The U.S. troop surge in Afghanistan is over.
But a local Congressman who fought in that country as a Marine, told NBC 7 San Diego that our nation’s military policy in Afghanistan has failed.
The U.S. military has brought home 33,000 troops sent to Afghanistan two years ago.
Defense Secretary Leon Panetta says the troop surge has reversed the Taliban's momentum, and bolstered the Afghan National Security force.
But Congressman Duncan D. Hunter says deadly "insider attacks" against U.S. troops reveal how little progress has been made.
"I think the time for winning the hearts and minds of the Afghan people is over,” Congressman Hunter told NBC 7. “And it's simply time for America to look out for her interests in whatever way possible, without committing more troops to Afghanistan."
Hunter said the Afghan military is not our ally, and cannot be trusted.
"If your friend is going to shoot you in the back, [he’s] no longer a friend, and [he’s] no longer an ally. [He’s] our enemy. And if that was [our] plan, which it was, then the plan has been shot to hell," explained Congressman Hunter.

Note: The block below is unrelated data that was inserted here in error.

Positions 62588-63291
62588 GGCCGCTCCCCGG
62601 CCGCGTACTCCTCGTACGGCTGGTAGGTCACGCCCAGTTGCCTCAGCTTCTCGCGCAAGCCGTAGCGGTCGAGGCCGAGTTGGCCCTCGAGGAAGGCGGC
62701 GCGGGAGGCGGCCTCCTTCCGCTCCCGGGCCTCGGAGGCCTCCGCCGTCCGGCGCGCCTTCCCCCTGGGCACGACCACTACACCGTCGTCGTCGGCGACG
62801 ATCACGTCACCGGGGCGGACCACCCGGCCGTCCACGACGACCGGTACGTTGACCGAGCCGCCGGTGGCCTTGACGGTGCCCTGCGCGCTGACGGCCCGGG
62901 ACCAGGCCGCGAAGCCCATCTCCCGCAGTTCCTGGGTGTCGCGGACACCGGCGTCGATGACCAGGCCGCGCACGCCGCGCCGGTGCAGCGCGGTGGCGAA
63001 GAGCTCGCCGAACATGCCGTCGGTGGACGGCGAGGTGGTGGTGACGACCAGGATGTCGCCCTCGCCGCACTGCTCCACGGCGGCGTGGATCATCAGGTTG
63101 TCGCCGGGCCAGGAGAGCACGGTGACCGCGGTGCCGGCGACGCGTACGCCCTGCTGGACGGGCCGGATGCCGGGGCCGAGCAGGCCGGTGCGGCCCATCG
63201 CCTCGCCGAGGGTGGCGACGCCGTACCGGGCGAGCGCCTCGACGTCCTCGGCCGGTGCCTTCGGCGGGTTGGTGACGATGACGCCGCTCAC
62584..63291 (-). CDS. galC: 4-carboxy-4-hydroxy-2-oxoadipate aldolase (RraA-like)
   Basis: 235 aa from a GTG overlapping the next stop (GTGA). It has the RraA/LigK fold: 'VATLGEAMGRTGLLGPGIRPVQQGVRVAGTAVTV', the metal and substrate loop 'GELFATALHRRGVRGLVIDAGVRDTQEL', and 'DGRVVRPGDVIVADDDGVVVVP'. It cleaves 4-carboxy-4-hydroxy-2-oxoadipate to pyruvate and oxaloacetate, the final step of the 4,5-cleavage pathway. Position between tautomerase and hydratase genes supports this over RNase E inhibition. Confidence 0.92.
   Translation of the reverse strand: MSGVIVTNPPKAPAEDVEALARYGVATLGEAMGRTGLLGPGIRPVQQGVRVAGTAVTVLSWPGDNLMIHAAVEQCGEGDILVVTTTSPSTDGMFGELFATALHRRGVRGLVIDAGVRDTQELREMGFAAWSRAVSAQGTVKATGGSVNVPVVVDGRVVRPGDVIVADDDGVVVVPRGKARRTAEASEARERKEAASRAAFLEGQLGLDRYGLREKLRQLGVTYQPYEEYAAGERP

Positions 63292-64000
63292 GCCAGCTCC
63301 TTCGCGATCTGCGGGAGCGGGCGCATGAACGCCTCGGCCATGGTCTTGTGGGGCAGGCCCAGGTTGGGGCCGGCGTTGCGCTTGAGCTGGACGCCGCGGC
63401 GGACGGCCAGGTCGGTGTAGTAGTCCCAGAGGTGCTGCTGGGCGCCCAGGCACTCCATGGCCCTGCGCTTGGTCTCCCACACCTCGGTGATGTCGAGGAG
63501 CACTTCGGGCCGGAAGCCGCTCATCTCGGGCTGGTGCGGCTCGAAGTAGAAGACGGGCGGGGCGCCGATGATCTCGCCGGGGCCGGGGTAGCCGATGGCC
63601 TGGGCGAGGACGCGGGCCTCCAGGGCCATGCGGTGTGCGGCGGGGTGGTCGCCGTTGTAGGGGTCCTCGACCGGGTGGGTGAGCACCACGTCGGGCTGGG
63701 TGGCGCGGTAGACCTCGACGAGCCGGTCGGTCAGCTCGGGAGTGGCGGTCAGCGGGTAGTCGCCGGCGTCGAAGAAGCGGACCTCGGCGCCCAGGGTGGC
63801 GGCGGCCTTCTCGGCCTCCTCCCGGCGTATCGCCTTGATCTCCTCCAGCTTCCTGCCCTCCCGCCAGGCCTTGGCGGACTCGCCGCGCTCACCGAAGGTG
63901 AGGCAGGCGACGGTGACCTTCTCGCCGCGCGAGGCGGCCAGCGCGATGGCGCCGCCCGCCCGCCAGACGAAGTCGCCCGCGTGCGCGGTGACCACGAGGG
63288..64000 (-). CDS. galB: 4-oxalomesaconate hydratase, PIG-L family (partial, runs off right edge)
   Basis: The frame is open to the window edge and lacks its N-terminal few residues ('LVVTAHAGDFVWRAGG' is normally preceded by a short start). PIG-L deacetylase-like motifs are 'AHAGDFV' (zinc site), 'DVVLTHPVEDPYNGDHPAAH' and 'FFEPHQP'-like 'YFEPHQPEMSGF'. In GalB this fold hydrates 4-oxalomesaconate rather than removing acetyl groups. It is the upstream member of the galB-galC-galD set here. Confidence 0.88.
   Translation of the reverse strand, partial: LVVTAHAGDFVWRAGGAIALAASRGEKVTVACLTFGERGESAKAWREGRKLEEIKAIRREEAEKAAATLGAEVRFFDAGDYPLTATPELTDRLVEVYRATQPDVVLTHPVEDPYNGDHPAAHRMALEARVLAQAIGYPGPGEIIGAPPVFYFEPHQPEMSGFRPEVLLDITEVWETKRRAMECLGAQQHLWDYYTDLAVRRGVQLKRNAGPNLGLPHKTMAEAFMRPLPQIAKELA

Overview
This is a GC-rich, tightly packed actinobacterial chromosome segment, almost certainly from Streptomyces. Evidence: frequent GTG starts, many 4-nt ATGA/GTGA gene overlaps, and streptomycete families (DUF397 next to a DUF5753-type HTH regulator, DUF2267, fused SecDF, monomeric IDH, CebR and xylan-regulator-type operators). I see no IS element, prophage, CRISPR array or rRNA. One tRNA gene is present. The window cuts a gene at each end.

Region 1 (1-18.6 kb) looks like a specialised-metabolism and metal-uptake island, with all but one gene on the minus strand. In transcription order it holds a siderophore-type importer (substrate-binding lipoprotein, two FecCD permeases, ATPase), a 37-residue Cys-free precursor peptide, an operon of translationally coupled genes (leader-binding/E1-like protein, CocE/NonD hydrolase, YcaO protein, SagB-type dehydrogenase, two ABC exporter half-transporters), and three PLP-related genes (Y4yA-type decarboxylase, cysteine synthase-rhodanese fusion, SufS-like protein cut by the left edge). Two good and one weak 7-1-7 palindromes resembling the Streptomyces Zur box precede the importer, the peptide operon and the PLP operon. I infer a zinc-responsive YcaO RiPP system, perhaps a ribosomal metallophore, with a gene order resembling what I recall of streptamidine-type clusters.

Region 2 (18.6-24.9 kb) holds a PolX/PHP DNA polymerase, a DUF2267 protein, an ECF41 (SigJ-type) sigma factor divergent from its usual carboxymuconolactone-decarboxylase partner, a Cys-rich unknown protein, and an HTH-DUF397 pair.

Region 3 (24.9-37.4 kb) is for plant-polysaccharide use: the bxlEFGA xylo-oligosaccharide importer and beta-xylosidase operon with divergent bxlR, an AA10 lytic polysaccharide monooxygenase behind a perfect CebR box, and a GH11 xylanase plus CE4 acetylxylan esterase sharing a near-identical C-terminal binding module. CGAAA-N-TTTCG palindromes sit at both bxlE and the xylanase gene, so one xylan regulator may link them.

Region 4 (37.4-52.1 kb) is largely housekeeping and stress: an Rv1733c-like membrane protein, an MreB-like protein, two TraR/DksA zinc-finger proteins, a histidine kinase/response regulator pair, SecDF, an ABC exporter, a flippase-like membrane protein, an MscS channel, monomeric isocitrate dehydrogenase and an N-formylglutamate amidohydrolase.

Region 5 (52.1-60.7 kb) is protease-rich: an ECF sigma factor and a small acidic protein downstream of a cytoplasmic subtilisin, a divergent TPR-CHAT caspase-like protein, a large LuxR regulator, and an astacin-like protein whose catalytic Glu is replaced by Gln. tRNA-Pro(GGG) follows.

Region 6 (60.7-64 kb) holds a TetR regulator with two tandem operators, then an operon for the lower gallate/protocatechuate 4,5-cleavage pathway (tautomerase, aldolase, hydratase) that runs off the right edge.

Hunter said he wants U.S. troops out of the danger zone, and instead wants to use military intelligence and other non-combat resources to track Al-Qaeda and prevent terror attacks on U-S targets.
"And you don't necessarily need more troops to simply make sure that America's interest are being watched out for, and that we're able to gather intelligence,” the Congressman said.
But Paul Krumenacker, a Major in the U.S. Marine Corps Reserves, and Middle East combat veteran, thinks the sacrifice of U.S. military lives in Afghanistan has not been in vain.
"It's a thousand times better there today than it was before,” Krumenacker said. “Women can now go to school. The literacy rate is up, people are starting businesses. We’re not forcing them. We’re showing them the way.”
Krumenacker says America's effort in Afghanistan is a noble one that has planted seeds of democracy, literacy, and women's rights.
He says he'd go there tomorrow, to continue that fight.
But he understands that not all Americans feel that way.
“If you talk to a family member who just lost one of their sons and they're grief-stricken, they might make a different choice,” Krumenacker said."